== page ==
Visitation Day, Fibucetera 12, 40 A.B.

     Big day today.  Had visitors in for the first time since Kris Kringle Day.  They, in turn, took me out to lunch at an antique diner 10 miles to my south where everywhere you look there's a highly collectible advertisement of some sort urging you to drink Coke.  
     It's a place that always makes me feel as if I've become an unwitting lab animal that unseen corporate scientists are exposing to some weird genetic cross between George Orwell's "1984" and "I'd Like To Teach The World To Sing In Perfect Harmony" just to see if the resulting twitching is really as bad as the FDA has found it to be in its own license-denying tests. 

     The best part, however, was neither the free Greek salad, nor learning that there really are people in this world still willing to sit with me in a public place, nor even feeling my rapidly twitching skin finally getting the exercise it needs, but something else entirely.
     Yep, that's right!  The best part was getting to stare out the car window at the cold, snowy Ohio fields whizzing by and thinking, "What a swell place that would be to have a tooth extracted!"

     For the benefit of my wife (who alone seemed confused by this thought when I first shared it with her after our visitors had left), here's why the sudden notion of outdoor dentistry thrilled me to no end.
     First of all, I can't recall ever hearing of it being done before.
     Second, it seemed as if no permanent damage would be done to the cold, empty fields in the process.
     Third, I've had lots and lots of dental work performed on my teeth in lots and lots of standard dental offices and I can't imagine for the life of me that having a tooth extracted in the middle of a wintry field can be any more unpleasant.
     Fourth, it occurred to me that having a tooth extracted in the middle of a wintry field just might be less unpleasant - and possibly even fun.

     Yes, fun.  
     First of all, odds are good that the dentist and his assistant would be in some respects as uncomfortable as the patient.  And it's a well-known fact that misery can bring people together.  In a standard dental office, the misery is pretty much one-sided.  That pushes people apart.  Sometimes to the point of making me cry (depending upon the appearance of the dental assistant).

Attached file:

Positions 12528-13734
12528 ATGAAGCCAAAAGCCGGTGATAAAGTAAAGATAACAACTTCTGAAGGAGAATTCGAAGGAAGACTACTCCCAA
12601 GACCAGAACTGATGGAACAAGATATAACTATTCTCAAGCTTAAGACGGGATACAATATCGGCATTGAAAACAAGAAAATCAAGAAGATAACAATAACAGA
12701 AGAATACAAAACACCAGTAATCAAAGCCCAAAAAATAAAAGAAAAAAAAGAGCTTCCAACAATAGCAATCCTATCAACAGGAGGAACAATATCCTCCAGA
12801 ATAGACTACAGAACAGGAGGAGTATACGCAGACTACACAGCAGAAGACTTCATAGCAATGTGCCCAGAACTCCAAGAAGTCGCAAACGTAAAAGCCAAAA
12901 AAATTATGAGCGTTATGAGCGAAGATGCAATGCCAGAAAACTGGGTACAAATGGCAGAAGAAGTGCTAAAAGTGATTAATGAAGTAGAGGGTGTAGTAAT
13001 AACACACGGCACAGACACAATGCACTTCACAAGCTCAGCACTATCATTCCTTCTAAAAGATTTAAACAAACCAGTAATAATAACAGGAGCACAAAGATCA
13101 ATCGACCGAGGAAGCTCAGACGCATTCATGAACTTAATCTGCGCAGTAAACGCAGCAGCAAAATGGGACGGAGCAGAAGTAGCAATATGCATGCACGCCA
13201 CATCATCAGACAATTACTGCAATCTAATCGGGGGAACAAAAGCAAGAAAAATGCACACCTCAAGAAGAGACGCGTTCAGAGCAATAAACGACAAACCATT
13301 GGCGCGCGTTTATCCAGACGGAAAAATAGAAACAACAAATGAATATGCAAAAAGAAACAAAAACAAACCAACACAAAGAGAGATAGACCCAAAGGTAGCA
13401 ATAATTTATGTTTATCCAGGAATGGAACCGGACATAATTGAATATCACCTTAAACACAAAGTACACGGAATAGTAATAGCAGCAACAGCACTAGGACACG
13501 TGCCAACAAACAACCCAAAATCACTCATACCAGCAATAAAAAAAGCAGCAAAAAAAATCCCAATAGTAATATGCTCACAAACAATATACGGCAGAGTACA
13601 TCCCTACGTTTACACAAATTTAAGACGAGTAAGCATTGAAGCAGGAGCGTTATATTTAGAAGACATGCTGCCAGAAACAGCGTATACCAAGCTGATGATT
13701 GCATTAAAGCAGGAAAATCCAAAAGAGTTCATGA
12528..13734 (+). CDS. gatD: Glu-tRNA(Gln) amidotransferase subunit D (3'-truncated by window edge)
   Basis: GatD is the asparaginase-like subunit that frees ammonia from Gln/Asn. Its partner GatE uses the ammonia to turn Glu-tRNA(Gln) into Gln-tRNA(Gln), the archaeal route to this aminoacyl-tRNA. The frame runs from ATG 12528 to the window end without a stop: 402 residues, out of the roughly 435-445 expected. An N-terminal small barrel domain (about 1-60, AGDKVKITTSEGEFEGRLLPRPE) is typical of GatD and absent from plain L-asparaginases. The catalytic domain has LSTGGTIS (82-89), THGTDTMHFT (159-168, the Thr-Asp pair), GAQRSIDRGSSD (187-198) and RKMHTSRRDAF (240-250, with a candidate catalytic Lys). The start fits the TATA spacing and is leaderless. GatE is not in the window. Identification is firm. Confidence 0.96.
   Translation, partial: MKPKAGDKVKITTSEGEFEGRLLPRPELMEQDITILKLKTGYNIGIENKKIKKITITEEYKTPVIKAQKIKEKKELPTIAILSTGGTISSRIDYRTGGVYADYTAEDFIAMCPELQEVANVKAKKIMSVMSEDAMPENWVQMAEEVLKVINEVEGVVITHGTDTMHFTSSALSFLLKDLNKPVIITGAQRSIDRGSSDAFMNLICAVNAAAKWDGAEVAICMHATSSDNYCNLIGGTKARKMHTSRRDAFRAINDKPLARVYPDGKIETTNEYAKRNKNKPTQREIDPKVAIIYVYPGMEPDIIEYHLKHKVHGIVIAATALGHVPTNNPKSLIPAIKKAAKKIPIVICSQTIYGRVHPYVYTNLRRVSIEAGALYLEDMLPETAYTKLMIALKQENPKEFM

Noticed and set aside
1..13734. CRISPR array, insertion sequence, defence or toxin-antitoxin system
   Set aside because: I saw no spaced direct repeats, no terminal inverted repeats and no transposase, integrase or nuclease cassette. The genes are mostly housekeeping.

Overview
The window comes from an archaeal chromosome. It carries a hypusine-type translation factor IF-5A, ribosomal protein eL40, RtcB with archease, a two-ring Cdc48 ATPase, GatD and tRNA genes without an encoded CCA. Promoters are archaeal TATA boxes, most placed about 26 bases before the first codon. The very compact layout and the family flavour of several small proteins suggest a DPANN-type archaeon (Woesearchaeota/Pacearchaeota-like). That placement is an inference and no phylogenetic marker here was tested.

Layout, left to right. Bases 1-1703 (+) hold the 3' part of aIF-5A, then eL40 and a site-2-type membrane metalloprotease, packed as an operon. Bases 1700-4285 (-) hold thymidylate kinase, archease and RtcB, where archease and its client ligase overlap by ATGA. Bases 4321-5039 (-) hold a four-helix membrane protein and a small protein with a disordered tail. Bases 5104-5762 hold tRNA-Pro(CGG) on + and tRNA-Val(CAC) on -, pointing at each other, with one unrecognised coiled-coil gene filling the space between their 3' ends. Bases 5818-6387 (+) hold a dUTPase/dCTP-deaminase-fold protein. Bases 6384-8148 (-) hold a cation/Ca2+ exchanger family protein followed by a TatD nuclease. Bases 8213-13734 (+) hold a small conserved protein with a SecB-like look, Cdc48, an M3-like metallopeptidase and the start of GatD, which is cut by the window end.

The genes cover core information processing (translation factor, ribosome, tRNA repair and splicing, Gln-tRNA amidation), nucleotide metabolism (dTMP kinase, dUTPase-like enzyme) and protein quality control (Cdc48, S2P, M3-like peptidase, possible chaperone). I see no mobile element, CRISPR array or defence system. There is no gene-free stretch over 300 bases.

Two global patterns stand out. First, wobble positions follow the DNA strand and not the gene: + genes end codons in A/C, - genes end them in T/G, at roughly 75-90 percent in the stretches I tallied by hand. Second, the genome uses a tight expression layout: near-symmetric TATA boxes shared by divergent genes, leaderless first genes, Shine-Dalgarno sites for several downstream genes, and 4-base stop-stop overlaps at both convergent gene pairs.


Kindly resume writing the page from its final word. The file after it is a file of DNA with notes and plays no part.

Second, it's really hard to be annoyed by the echoing sounds of dental drills or tooth roots being pulled free of the gums when there are no walls for those sounds to echo off of.
     Third, having your despicably diseased teeth ripped out in a natural setting reminds you that the real battle that's going on here is the one between you and the natural world which has given rise to such poorly designed things as the human tooth.  The idea that that battle is actually between you and your dentist is merely an illusion fostered by your being cloistered with your dentist in a claustrophobia- inducing small, man-made room from which Mother Nature has been exiled (save for a few of her remnants left to molder under the rim of the spit drain, the front of your headrest, etc.).  
     Fourth, when the urge to leap from the chair and run screaming into the woods proves overwhelming (as it always does in the end), I run far less chance of bashing myself silly against counters, windows, and other patients before I reach my destination if I'm close to the woods to begin with and have a relatively free shot at them.
     Fifth, my dentists always spend a lot of time bitching me out for having bad teeth whenever I finally get up the courage to see them again, and there's far less chance of my actually hearing their words if I have a biting northern gale whistling in my ears as they speak.
     Sixth, I can't prove it but it just seems to me that it has to be far healthier to illuminate the far reaches of our mouths with unfiltered sunlight than with those unnaturally bright bulbs and their Frankensteinian reflectors.

     That's really all I have to say on this subject for now.
     Whether or not I'd have to have fewer teeth pulled if visitors never took me to eat in diners plastered with highly collectible advertisements urging me to drink Coke I'll leave for smarter men and women than I am to decide....

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